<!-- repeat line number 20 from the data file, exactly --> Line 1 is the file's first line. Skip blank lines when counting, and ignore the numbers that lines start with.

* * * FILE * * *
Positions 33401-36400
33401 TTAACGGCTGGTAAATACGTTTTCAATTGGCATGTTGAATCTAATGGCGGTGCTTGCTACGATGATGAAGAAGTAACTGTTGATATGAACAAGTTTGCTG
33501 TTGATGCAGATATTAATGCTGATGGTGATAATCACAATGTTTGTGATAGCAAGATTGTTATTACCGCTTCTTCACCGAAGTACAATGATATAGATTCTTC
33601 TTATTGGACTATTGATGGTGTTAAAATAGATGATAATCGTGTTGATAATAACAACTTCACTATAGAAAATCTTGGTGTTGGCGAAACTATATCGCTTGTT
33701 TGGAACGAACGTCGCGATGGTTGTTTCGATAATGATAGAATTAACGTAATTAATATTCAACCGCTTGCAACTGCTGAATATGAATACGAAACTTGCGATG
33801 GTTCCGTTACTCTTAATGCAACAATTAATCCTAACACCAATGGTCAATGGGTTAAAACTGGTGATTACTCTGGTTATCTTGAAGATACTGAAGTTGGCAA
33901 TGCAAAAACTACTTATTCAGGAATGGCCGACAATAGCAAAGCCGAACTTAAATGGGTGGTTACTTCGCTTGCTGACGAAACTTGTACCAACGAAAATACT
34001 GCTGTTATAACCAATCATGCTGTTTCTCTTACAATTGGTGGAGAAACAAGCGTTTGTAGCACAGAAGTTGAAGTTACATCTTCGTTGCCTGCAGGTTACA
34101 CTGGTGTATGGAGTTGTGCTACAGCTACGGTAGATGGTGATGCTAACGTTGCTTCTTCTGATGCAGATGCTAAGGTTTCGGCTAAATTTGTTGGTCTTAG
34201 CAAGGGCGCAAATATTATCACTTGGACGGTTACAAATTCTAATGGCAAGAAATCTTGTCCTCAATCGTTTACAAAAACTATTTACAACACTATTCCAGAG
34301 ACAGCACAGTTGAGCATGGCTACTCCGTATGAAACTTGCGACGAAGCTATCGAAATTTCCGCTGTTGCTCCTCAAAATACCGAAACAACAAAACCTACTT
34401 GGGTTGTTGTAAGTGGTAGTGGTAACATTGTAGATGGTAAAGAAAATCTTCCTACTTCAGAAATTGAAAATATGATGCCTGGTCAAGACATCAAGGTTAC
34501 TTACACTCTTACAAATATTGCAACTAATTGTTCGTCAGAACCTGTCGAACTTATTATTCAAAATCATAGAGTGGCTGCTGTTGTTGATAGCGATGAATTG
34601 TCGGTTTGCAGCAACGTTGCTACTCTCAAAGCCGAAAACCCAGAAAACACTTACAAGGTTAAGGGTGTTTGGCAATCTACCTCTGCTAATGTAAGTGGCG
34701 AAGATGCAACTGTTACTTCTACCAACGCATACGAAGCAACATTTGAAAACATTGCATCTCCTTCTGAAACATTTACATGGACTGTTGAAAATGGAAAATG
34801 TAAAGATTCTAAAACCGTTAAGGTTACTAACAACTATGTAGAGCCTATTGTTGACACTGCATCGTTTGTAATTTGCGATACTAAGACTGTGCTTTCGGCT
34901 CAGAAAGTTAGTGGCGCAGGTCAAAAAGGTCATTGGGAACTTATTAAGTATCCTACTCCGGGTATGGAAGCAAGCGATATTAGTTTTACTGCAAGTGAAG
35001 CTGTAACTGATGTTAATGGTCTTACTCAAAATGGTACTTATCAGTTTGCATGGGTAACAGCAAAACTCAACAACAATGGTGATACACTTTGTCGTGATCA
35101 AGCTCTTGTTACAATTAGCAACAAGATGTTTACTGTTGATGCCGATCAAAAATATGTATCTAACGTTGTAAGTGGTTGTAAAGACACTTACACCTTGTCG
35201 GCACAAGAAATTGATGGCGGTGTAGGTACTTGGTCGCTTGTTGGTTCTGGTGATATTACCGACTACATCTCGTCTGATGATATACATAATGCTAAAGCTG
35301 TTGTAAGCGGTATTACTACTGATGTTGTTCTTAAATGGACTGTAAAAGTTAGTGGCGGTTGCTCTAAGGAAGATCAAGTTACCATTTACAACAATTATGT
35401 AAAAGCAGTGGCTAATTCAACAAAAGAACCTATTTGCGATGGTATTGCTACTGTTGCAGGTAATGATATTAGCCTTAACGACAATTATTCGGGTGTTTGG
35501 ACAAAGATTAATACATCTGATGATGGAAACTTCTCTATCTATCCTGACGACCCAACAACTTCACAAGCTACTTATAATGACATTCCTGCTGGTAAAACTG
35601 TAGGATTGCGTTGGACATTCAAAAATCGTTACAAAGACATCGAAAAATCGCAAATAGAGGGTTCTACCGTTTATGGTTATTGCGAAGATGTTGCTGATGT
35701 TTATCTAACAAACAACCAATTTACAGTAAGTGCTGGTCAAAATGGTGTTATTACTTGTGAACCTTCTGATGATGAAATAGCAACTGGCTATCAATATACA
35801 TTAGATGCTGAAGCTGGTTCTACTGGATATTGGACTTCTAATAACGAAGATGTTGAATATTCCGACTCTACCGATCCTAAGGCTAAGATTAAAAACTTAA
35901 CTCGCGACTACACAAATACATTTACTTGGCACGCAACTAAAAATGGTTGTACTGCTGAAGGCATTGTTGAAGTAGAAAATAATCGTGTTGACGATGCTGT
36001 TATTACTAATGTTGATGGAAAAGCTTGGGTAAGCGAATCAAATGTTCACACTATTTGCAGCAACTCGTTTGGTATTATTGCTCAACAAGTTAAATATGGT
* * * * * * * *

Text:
35201 GCACAAGAAATTGATGGCGGTGTAGGTACTTGGTCGCTTGTTGGTTCTGGTGATATTACCGACTACATCTCGTCTGATGATATACATAATGCTAAAGCTG